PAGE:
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Constitution Daily

State Courts, Voters Increasingly Turning to State Constitutions to Protect Rights

Nearly 50 years ago, Justice William Brennan Jr. urged lawyers and others to look to state constitutions for more protection of individual rights than what the U.S. Supreme Court was then finding in the federal Constitution.

Recent decisions by Montana and Oklahoma state courts in cases involving climate change and abortion have reinforced his long-ago advice.

Brennan, writing in the January 1977 Harvard Law Review, had been part of the liberal Warren Court era, a period marked by Brown v. Board of Education and other rulings recognizing and expanding civil rights. But that era ended with Chief Justice Earl Warren’s retirement in 1969. Chief Justice Warren Burger succeeded him and ushered in a more moderate era.

Although Brennan listed areas in which he felt the Burger Court had retrenched on civil rights and liberties, it is also true that the Burger Court extended or kept a number of the liberal Warren Court rulings. In fact, the landmark abortion rights decision, Roe v. Wade, was a 7-2 ruling by the Burger Court.

But in 1977, Brennan was noting a trend in which state courts were beginning to emphasize the protections of their states’ own bill of rights.

“It may not be wide of the mark, however, to suppose that these state courts discern, and disagree with, a trend in recent opinions of the United States Supreme Court to pull back from, or at least suspend for the time being, the enforcement of the Boyd principle with respect to application of the federal Bill of Rights and the restraints of the due process and equal protection clauses of the Fourteenth amendment,” Brennan suggested.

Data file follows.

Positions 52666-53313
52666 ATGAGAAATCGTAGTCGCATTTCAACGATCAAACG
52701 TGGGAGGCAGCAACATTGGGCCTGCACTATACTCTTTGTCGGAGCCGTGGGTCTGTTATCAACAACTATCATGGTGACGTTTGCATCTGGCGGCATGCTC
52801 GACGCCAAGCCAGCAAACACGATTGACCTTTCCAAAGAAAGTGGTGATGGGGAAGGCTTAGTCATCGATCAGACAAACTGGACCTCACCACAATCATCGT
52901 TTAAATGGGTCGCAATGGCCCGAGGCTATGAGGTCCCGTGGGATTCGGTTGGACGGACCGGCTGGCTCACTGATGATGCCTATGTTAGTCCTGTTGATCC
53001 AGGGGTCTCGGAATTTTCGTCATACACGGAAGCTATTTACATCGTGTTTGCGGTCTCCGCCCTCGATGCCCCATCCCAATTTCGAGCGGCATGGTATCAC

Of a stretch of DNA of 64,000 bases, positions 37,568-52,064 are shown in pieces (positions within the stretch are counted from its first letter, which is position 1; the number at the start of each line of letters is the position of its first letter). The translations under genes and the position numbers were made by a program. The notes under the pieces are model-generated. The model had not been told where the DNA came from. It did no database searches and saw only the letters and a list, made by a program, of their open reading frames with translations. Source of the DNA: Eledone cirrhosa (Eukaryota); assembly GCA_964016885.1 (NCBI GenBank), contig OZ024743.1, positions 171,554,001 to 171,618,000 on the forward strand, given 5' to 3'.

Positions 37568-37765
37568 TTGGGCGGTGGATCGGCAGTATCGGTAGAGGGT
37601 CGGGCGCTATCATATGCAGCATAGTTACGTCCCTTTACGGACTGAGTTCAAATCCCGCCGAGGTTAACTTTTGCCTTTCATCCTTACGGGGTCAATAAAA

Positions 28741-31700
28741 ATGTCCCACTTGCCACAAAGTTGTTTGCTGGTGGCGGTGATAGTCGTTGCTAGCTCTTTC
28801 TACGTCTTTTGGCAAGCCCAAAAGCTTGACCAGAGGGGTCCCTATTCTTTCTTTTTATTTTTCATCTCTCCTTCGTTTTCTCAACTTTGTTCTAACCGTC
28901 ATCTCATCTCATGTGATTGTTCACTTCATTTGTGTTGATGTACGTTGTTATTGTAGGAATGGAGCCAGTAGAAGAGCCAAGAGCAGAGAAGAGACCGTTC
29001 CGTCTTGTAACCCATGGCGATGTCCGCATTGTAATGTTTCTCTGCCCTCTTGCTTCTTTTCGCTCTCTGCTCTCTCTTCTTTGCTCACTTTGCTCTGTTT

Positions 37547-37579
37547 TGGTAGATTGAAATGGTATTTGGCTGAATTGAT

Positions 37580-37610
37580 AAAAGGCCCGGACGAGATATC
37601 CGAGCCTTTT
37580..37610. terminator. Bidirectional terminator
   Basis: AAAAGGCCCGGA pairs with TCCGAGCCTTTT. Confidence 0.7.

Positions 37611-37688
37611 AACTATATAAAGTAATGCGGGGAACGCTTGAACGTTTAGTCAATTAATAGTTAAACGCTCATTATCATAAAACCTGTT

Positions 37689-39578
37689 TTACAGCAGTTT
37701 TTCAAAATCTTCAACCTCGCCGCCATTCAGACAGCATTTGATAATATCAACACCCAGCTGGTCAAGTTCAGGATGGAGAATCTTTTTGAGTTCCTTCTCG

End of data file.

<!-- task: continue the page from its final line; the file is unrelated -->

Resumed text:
The Boyd principle comes from the 1886 Supreme Court decision in Boyd v. United States. Justice Bradley, writing for the court, said illegitimate and unconstitutional practices sometimes begin by silent approaches and slight deviations from legal procedures.

“This can only be obviated by adhering to the rule that constitutional provisions for the security of person and property should be liberally construed,” Bradley wrote. “ A close and literal construction deprives them of half their efficacy, and leads to gradual depreciation of the right, as if it consisted more in sound than in substance.”

Recent rulings by the U.S. Supreme Court may not be responsible for increased activity by state courts and voters in turning to their state constitutions, although the elimination of the right to abortion by the conservative majority undoubtedly is responsible for some. But there is no denying that state courts and voters have been especially active with regard to state constitutions in the last few years.

On August 14, a Montana state court judge ruled that the state’s failure to consider climate change when considering whether to approve or renew fossil fuel projects violated the state constitution.